The Internet has changed the world. These days if we want a horseback riding experience in Northern Texas, we’ll Google “horseback rides + ‘Northern Texas,’” and within a third of a second we’ll get 74,000 responses. People now search for the experience first, and the general location second.
If we’re visiting Vancouver, British Columbia we might search for:
- Best restaurants, downtown Vancouver
- Greek restaurants, North Vancouver, BC
- Job opportunities, southern BC
- Downhill skiing, British Columbia
- Ferry schedule, Vancouver to Victoria BC
- Things to do, Victoria, BC
- Wildlife viewing, British Columbia
- Apartment rentals, Langley, BC
- “Best hiking trails” + “Canadian Rockies”
To be successful, you must market the experience first, and THEN your location. But the key is to make sure the experiences you’re promoting differentiate you from everyone else in your market. Every place has “outdoor recreation” and “unique shops and restaurants.”
Have you ever gone anywhere because it was a county? And yet, county-wide marketing usually promotes the fact that they are a county, before they ever give you a reason to want to visit.
To win you must answer this one question: What do you have that the people you are hoping to attract can’t get or do closer to home? Whatever it is, you need to hang your hat on that. You simply can’t be “all things to all people” and win in this new age of branding.
The surefire way to kill your marketing effectiveness is marketing your downtown, town, city, county or region - your geographic location - BEFORE experiences, the things to do that make you worth a special trip, even if it’s just a ten minute drive to your downtown from the suburbs.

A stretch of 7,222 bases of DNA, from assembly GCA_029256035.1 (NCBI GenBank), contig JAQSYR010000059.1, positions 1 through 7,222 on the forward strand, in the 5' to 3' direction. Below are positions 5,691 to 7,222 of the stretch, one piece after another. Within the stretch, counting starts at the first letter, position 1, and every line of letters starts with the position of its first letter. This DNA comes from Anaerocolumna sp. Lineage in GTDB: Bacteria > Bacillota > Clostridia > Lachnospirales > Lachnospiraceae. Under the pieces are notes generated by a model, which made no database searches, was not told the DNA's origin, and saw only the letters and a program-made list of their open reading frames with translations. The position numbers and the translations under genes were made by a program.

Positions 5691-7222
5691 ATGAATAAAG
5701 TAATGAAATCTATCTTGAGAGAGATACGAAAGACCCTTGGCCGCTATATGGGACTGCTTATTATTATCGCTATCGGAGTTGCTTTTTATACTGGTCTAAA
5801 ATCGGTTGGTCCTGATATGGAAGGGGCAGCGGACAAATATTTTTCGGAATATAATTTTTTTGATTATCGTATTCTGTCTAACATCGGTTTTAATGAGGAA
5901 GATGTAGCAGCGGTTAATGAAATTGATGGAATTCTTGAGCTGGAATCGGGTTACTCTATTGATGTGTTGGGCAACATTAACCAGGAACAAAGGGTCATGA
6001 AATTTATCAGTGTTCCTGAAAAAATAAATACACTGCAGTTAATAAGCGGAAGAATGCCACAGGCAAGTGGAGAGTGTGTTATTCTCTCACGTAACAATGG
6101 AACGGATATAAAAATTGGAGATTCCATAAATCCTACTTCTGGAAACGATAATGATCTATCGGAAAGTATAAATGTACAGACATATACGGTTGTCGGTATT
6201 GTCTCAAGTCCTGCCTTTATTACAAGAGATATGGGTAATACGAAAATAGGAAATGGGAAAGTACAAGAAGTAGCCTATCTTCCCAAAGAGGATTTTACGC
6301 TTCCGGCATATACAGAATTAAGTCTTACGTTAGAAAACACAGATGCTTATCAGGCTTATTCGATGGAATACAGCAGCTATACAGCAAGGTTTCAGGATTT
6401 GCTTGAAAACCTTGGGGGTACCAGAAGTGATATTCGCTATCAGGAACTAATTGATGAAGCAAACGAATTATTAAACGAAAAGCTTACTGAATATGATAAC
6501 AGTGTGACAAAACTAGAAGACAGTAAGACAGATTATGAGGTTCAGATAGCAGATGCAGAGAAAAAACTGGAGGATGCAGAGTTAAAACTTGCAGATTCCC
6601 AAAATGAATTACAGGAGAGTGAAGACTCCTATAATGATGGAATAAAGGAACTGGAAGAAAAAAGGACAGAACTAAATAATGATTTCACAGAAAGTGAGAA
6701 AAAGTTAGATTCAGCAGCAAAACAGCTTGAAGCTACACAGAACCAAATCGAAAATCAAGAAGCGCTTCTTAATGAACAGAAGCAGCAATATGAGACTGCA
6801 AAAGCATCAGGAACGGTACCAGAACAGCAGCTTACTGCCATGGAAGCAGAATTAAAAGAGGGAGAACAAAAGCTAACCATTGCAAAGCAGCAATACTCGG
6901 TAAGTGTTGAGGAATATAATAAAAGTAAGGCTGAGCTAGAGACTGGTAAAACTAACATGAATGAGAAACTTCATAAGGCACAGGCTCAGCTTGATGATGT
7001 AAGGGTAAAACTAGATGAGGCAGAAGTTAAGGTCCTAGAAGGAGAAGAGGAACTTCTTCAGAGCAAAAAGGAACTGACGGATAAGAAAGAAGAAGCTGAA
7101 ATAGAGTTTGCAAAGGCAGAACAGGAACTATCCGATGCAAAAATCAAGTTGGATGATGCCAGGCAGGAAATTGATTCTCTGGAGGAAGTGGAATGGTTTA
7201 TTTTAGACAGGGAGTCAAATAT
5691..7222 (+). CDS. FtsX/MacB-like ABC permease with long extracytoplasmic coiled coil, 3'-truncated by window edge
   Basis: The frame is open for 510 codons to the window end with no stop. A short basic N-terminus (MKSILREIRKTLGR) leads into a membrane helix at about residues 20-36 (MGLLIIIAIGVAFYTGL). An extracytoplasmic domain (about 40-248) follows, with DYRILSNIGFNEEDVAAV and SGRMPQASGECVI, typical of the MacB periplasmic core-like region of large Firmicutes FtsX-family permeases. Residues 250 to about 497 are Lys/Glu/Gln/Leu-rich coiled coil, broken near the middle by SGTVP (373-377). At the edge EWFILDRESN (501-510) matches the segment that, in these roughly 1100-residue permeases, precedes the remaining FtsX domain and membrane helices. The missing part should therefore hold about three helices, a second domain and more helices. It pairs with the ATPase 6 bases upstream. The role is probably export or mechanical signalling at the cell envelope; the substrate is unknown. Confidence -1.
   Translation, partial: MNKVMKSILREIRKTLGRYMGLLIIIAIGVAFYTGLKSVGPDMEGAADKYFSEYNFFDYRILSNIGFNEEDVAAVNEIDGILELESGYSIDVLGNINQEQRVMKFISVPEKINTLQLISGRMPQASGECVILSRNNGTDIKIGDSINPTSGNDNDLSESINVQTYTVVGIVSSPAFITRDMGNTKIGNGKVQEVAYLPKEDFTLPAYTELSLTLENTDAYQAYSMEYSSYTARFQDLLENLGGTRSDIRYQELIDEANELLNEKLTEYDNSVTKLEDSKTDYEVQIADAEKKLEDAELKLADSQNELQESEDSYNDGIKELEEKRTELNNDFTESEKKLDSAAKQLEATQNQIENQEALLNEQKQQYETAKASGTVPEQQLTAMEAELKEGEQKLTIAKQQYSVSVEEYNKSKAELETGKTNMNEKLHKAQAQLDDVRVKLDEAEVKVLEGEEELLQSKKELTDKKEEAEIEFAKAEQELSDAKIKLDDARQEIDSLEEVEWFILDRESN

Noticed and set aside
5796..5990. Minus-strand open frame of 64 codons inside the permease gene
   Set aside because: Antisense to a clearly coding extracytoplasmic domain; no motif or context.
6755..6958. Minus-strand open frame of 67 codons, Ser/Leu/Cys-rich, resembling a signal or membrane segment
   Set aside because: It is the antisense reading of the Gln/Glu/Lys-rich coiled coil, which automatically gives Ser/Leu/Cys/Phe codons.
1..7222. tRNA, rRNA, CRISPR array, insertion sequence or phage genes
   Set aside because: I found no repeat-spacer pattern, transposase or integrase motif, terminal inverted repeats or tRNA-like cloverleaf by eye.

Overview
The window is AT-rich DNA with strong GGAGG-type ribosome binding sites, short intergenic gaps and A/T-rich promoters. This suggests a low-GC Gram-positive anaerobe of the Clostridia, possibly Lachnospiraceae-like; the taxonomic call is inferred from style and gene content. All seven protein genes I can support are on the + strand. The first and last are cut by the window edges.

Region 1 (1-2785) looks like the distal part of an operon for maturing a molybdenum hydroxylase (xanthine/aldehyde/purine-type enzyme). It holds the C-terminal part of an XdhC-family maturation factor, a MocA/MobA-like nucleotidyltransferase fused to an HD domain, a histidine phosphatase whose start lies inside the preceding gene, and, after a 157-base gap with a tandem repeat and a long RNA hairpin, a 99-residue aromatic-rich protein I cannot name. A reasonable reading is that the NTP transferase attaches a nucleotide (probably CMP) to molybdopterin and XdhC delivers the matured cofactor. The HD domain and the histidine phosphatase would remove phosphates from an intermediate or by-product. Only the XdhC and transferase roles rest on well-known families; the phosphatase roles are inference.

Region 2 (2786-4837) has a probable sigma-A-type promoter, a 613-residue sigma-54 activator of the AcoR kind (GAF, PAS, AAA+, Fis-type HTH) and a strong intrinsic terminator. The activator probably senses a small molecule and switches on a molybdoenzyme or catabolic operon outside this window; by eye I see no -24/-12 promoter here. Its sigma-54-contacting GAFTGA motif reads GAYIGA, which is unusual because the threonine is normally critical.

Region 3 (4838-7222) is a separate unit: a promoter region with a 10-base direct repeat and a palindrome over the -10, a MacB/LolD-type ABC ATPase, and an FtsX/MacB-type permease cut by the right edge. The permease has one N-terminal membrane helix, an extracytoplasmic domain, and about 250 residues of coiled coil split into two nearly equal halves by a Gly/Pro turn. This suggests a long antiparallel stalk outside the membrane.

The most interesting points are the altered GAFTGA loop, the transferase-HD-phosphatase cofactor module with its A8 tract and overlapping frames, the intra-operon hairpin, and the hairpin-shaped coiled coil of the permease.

So QUIT marketing your location first. And quit marketing your organization—it should be the very last item in any ad or website. Visitors (even local residents) don’t care about the actual organization when they are trying to find things to do, places to eat, and places to stay. Sell the experience first, and then the location.
WHAT TO DO
1. Google your community name. I’ll bet you’re right at the top of the list.
2. Now Google your top activity. If you’re an equestrian destination search for “horseback trails” and then the general area “Western Washington.” Do you show up? If not, you have some work to do. Try another primary activity such as “Micro-brew” and “Metroplex” (the Dallas/Fort Worth area and a dozen other communities). Does your website show up on the first page of search results? Try some others as well.
Fact: 86% of search engine users never go past the second page of search results. Do you?
3. Look at your introductory text. Does it mention the one, two, or three best activities that really set you apart and make you worth a special trip? This is where search engines get their keywords – that opening paragraph.
4. Rewrite your introductory text to promote the top one, two or three things that really set you apart. Then reread the previous two articles to make sure you’re complying with those rules. Then post it on your home page.
5. Consider purchasing a “pay per click” program through Google, Bing, Yahoo and other search engines. If you have to buy your way onto the first page, then do it until the search engines pick up those key words. No one is going to find you if they look for “horseback riding, western Washington” and you’re listed on the 64th page of search results!